By: David Carter Shinn

Borr raises $350 million in a matter of minutes as it takes a new bite out of the distressed asset fleet.


Whatever you think of Borr’s latest jackup deal with Keppel FELS, the fact is that they’re eating up the market while everyone else watches.

Yesterday, Borr announced the acquisition of five more premium newbuild jackups for a total price of $720 million, or $144 million per rig ($149 million if you include financing-related costs).

As part of the deal, Borr doesn’t have to take delivery of the rigs until Q4 2019 (one rig per quarter until Q4 2020) and they’ve arranged financing for $432 million of the purchase price which is non-amortizing over a five-year term plus a shorter-term bank facility of $200 million.

 

Which rigs did they buy?

Keppel FELS has 17 jackups under construction (or on deferred delivery terms) today. Although it’s not clear exactly which rigs are involved in the latest Borr deal, it’s likely that at least two of the Grupo R rigs (as Borr mentioned that two of the rigs are Mexico-compliant) and perhaps one or two of the Keppel FELS-owned rigs that the yard built on spec are part of the package.

 

Another good deal

Borr secured newbuild 400ft B-Class jackups at prices around 30% lower than original construction prices.

Looking at values Bassoe Analytics puts on comparable rigs which Borr already has taken delivery of, the $144 million per-rig price tag is easily justified, especially considering their late delivery terms.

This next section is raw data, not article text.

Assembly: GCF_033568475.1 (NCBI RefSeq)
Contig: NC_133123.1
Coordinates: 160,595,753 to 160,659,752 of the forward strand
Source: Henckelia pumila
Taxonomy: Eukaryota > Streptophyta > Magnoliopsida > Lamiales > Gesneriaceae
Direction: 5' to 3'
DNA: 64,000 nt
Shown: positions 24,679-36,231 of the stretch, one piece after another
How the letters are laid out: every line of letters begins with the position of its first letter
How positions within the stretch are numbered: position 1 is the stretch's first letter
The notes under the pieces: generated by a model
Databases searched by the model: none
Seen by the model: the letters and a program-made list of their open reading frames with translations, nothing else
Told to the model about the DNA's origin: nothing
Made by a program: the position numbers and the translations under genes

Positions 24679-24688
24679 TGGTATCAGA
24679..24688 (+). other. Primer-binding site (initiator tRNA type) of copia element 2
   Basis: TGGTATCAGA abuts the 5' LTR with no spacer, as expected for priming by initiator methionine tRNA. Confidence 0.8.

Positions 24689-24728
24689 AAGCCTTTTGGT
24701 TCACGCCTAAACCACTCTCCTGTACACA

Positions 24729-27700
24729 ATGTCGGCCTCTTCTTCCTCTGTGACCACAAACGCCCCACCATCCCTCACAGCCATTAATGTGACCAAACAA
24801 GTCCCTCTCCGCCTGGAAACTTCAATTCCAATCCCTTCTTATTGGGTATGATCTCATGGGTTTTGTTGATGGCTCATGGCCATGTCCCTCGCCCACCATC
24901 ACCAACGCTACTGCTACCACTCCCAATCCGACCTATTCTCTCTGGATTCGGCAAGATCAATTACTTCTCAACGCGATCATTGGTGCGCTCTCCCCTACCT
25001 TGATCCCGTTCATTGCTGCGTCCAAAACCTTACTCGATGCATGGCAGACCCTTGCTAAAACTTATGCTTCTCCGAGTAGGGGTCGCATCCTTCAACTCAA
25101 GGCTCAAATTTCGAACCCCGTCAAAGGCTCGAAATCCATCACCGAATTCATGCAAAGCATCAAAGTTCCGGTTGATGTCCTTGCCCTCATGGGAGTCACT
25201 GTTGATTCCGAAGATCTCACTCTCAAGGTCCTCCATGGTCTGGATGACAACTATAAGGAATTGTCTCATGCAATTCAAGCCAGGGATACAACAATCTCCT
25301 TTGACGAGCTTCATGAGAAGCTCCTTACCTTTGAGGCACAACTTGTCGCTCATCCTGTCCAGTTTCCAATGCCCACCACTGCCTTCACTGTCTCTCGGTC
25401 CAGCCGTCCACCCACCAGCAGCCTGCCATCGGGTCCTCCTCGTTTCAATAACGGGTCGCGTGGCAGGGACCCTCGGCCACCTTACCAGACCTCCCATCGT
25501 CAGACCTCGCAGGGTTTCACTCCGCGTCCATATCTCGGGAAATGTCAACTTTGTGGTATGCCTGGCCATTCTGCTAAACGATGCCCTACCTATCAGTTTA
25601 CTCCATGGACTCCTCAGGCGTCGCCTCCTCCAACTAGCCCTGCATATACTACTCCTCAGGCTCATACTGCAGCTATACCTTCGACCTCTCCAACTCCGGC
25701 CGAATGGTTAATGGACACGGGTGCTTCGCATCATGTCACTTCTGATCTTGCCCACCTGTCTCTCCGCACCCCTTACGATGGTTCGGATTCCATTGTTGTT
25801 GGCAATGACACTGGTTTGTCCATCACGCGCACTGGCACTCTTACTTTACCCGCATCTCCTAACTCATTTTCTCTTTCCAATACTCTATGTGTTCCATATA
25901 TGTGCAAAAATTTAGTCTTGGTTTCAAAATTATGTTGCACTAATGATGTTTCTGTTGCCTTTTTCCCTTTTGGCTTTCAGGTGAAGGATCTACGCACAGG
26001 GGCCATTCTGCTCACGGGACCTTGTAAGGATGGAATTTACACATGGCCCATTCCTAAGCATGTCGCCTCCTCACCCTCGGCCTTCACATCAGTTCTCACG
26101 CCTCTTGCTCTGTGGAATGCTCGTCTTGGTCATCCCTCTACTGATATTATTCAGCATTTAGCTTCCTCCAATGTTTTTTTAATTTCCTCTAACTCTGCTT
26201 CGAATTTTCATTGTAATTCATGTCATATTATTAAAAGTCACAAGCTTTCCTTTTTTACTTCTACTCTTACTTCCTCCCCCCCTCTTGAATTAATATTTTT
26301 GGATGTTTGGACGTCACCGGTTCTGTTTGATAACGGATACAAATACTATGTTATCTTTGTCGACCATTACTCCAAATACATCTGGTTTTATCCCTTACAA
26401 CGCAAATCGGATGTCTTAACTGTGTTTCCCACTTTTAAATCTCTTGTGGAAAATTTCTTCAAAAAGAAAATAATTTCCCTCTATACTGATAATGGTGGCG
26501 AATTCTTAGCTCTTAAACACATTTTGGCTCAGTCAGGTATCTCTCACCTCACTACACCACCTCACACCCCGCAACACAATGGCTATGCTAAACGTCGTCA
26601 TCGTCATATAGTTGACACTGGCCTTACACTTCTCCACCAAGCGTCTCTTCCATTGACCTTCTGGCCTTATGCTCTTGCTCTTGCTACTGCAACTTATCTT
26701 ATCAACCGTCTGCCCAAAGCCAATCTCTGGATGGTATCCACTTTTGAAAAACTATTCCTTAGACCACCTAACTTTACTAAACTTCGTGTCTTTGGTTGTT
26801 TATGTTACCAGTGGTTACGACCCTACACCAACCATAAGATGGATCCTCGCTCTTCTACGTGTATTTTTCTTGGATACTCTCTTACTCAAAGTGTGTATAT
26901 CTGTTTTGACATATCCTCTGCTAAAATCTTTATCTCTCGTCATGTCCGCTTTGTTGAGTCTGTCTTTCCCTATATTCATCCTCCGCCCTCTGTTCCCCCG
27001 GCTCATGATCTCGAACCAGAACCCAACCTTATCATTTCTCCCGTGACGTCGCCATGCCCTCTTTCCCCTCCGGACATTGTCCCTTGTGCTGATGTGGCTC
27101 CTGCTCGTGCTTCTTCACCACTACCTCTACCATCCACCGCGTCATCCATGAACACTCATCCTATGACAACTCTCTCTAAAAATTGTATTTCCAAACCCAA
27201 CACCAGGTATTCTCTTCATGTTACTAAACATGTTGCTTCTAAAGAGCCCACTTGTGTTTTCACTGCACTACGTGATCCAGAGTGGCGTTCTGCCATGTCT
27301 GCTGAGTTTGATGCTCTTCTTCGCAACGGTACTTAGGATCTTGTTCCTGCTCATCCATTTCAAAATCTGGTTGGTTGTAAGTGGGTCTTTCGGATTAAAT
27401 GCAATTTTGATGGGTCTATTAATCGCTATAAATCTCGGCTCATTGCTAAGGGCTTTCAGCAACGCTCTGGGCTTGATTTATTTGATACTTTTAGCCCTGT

And Borr’s price looks just as good compared to other delivered B Class rigs.

We’ve said a lot about their previous deals, and there’s not much more to say this time.  It’s a fabulous deal.

 

What’s next for Borr?

With 29 premium jackups acquired and 24 jackups taken out of the worldwide fleet via scrapping or conversion to non-drilling units, Borr is (so far) cleaning up the jackup market single-handedly.

Although they might be running out of steam for more asset plays, we wouldn’t rule out the possibility that they’ll throw in a few more rigs or execute some other type of market-moving scheme before they’re finished growing.


Offshore Energy Today has shared the article above with permission from the author. You can read the original post at Bassoe.no

The views and opinions expressed in this article are those of the author and do not necessarily reflect the official policy or position of Offshore Energy Today.

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